Comment by Rhinocrates — November 1, 2012 @ 4:27 pm

  22. I find many aspects of this policy offensive, but one stands out. And that’s the idea that there hasn’t already been a great deal of consultation and assessment and a whole lot of meetings and back-and-forth and possibly mainstreaming for a couple of years and maybe day-school in a special unit or special school in the history of all of these children. I’ve watched my parents wrangle with MinEd and several schools for going on 15 years with regards to my youngest brother (did you know you’re legally entitled to be in secondary school until the year you turn 21?), and his needs are relatively simple as these things go. Parents don’t just wander down to the closest residential school and enrol Little Timmy there; it’s a completely different (and much more time-consuming and emotionally challenging and stressful) process than getting your kid into the local primary. I don’t know about residential schools specifically, but just the process of getting special funding and an individual education plan can take years.

    I’d imagine, if I were the parent of a child in a special school and that school was closing, and I was facing having to go through the entire process of needs assessment and getting funding approval for a different set of agreed special provisions and getting my child to accept a change of environments (which can be very difficult for some children) AGAIN, I’d want to weep right about now. And I’d be incredibly frustrated at the idea that nobody has considered mainstreaming, or mainstreaming with assistance, or putting the child in question into a special unit attached to a mainstream school (many of those units have been closed too!), or getting the child in question into a special-needs day school (not many of those about either!). Because of course all of these things have already been considered, and all of them have been found wanting by the parents of the child and the professionals involved.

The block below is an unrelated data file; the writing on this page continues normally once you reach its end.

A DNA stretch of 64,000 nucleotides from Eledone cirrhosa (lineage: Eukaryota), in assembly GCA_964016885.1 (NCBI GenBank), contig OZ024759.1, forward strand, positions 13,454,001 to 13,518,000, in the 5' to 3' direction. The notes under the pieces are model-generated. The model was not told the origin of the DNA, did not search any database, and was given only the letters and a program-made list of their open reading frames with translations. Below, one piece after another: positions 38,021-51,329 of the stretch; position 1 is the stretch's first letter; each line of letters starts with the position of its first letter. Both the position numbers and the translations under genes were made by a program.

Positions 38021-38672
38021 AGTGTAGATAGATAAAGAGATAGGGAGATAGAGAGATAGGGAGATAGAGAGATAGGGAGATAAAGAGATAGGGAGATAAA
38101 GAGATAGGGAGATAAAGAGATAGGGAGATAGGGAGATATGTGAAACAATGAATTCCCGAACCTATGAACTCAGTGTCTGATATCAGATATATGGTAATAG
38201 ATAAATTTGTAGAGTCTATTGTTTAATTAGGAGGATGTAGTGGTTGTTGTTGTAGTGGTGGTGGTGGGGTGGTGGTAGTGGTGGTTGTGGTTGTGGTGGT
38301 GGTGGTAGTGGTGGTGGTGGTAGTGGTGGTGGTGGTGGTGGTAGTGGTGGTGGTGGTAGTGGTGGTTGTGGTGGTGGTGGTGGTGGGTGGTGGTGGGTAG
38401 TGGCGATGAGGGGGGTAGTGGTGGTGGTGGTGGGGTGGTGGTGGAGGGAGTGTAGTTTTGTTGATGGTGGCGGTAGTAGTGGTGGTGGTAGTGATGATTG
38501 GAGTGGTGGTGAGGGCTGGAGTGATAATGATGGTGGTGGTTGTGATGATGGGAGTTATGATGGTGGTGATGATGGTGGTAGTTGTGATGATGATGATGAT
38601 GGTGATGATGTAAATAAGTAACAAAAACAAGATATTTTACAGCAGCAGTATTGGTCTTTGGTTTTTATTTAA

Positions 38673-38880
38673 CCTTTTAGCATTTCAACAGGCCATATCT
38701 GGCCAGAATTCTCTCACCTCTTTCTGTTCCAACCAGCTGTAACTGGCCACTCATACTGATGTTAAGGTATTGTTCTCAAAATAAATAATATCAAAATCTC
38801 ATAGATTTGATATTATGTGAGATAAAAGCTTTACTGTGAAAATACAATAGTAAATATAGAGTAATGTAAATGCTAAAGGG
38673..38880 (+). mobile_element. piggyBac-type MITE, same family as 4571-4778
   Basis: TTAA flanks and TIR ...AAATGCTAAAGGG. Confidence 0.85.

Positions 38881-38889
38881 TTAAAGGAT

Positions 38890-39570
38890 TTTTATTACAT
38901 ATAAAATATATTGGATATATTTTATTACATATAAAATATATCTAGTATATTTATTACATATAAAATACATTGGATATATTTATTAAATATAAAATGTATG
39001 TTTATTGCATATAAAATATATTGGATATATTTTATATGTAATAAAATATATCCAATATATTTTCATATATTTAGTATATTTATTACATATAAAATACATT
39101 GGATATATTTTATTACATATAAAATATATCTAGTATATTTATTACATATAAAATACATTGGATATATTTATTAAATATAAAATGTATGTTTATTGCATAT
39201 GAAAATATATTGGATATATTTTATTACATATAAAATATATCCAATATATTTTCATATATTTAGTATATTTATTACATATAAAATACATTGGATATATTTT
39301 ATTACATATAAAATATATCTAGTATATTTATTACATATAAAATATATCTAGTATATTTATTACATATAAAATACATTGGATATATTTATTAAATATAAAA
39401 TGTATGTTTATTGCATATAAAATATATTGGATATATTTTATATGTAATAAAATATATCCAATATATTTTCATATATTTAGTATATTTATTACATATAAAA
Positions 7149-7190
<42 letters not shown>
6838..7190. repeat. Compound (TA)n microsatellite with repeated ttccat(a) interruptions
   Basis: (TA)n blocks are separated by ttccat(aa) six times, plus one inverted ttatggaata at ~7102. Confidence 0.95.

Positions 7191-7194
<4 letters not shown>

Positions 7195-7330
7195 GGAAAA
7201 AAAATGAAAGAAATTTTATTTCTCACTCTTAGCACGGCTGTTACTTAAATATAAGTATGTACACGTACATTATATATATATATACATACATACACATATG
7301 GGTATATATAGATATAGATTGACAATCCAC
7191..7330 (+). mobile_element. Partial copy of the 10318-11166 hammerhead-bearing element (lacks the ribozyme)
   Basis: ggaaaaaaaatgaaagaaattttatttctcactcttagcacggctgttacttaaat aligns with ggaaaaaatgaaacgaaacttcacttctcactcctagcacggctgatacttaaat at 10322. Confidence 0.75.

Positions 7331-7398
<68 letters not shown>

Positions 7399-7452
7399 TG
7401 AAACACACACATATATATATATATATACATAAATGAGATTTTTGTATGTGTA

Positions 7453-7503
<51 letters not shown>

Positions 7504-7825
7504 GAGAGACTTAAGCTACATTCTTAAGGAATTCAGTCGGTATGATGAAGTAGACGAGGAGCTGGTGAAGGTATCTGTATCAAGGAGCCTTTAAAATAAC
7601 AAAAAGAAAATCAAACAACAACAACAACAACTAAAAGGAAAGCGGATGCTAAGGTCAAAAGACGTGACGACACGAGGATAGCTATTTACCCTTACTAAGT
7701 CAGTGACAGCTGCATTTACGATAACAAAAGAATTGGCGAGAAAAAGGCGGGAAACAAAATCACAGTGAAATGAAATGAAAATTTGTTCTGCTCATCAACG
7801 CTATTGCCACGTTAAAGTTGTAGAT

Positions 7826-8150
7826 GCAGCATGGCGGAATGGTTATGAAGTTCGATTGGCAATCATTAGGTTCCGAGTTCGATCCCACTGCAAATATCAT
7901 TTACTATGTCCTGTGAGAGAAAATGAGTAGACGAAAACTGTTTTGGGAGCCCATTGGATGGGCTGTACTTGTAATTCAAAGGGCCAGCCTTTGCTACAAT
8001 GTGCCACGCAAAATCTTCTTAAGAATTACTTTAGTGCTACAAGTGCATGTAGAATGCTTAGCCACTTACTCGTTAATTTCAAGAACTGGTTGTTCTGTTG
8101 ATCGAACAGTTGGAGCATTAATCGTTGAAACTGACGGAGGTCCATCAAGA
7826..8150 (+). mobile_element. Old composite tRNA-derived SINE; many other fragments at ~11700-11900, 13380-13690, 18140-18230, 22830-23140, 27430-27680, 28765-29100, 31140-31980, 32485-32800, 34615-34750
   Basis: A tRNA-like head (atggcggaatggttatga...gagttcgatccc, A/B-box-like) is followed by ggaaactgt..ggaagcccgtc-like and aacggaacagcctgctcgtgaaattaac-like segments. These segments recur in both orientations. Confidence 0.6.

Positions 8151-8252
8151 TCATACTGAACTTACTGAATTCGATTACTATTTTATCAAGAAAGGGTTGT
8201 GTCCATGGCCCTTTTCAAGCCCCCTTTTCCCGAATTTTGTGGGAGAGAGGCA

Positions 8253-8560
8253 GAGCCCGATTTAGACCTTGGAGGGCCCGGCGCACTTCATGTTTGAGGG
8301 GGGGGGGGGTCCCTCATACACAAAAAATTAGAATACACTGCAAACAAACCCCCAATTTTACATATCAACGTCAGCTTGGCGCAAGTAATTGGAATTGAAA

Comment by beigemoneypit — November 1, 2012 @ 8:40 pm

  23. Oh, looks like we have a battle here

    Comment by Dan — November 1, 2012 @ 9:44 pm

  24. Hardly. Hooters never sticks around for long when he’s challenged, I haven’t the slightest respect for him and I’d welcome his contempt (or indifference). I certainly wouldn’t stoop to genuine debate with him because he’s incapable of good faith. People I know who have had dealings with him describe him as a vile creature at all levels. He’s a paid whore and a parrot – the only curious thing about him is his enduring – and increasingly desperate – belief that someone somewhere thinks that he’s a credible independent observer without an agenda because once that perception finally evaporates, he’s out of a job. The only thing you should ask when he squawks on any topic is “Who paid for that?” Just like Glenn Innwood speaking for Japanese whalers, his true value is in showing what his masters want to have heard.

    Comment by Rhinocrates — November 1, 2012 @ 10:28 pm

  25. Welcome back, Sir!

    Comment by Gregor W — November 1, 2012 @ 10:40 pm

  26. Sorry Gregor, I’ll be gone again soon. Too much work to do.